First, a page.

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Report on Cleveland (United States) — June 1987

Scientific Event Alert Network Bulletin, vol. 12, no. 6 (June 1987)
Managing Editor: Lindsay McClelland.

Cleveland (United States) Lava flow and ash emission from summit crater

Please cite this report as:

Global Volcanism Program, 1987. Report on Cleveland (United States). In: McClelland, L. (ed.), Scientific Event Alert Network Bulletin, 12:6. Smithsonian Institution. https://doi.org/10.5479/si.GVP.SEAN198706-311240.

Volcano Profile |  Complete Bulletin


Cleveland

United States

52.825°N, 169.944°W; summit elev. 1730 m

All times are local (unless otherwise noted)


On 19 June pilot T. Madsen (Aleutian Airways) observed minor bluish-brown ash rising to 2,000-2,500 m altitude and drifting SE for as much as 50 km. Later that day (about 1300) Madsen observed continued fine ash emissions. Fresh ash was seen on all flanks of the volcano but was concentrated on the ESE flank. Two or three large hot rocks fell from the summit onto the ESE flank during his observations.

Pilot Harold Wilson (Peninsula Airways) observed Mt. Cleveland several times between 22 and 29 June. At 1600 on 22 June a steam plume was rising ~300 m above the summit and fresh black ash covered most of the volcano; snow had fallen in the region in the last week. At noon the next day incandescent lava was visible in the cracks of a 30-m-diameter dome-like feature within the summit crater. A narrow lava flow extended down the ESE slope and ponded at the base of the volcano. Blocks were thrown to 30 m above the vent and steam rose ~450 m above the summit. Numerous photos were taken. The "dome" incandescence and steam emission remained visible through 26 June. On 27 June the volcano was obscured by steam and clouds. Wilson noted that the activity was the most intense he had ever seen at Mt. Cleveland since he began flying in the region in 1980.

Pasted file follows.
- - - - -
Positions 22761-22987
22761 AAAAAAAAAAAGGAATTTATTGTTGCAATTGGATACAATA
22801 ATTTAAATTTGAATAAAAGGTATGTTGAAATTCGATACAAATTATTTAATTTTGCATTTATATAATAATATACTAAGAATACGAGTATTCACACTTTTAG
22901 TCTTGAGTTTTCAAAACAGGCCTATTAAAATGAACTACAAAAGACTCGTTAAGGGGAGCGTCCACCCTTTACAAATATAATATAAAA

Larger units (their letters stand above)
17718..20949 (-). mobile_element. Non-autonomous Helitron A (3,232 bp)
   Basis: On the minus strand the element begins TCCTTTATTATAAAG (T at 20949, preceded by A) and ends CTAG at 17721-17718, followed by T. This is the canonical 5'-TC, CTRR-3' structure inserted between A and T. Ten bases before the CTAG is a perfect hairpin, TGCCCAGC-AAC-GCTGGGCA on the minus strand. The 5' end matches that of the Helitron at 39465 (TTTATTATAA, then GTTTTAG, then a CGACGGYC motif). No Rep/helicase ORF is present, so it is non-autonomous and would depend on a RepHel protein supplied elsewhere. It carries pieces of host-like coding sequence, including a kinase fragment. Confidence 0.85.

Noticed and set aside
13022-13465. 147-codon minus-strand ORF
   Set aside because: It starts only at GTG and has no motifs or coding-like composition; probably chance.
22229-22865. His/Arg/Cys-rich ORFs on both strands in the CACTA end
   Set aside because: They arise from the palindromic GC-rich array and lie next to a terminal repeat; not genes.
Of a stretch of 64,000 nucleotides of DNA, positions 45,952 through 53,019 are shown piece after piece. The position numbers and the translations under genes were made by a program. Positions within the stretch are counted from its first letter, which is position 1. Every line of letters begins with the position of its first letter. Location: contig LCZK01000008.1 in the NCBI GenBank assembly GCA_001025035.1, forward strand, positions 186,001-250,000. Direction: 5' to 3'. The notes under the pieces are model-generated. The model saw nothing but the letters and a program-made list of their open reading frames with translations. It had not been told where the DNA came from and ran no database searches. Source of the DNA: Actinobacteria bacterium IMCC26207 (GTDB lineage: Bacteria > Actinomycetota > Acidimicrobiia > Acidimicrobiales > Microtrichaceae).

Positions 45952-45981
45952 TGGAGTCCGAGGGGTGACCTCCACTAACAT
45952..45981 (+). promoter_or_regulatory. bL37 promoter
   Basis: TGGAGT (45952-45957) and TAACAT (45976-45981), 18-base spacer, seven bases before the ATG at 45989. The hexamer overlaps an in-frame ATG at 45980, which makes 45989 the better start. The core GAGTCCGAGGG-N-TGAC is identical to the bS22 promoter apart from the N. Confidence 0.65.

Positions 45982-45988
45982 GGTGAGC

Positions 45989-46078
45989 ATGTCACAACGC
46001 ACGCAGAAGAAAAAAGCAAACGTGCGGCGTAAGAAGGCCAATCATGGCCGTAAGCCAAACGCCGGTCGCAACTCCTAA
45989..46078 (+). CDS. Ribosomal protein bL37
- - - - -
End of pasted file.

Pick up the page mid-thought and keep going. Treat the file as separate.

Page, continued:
Geologic Background. The beautifully symmetrical Mount Cleveland stratovolcano is situated at the western end of the uninhabited, dumbbell-shaped Chuginadak Island. It lies SE across Carlisle Pass strait from Carlisle volcano and NE across Chuginadak Pass strait from Herbert volcano. Joined to the rest of Chuginadak Island by a low isthmus, Cleveland is the highest of the Islands of the Four Mountains group and is one of the most active of the Aleutian Islands. The native name, Chuginadak, refers to the Aleut goddess of fire, who was thought to reside on the volcano. Numerous large lava flows descend the steep-sided flanks. It is possible that some 18th-to-19th century eruptions attributed to Carlisle should be ascribed to Cleveland (Miller et al., 1998). In 1944 Cleveland produced the only known fatality from an Aleutian eruption. Recent eruptions have been characterized by short-lived explosive ash emissions, at times accompanied by lava fountaining and lava flows down the flanks.

Information Contacts: J. Reeder, ADGGS.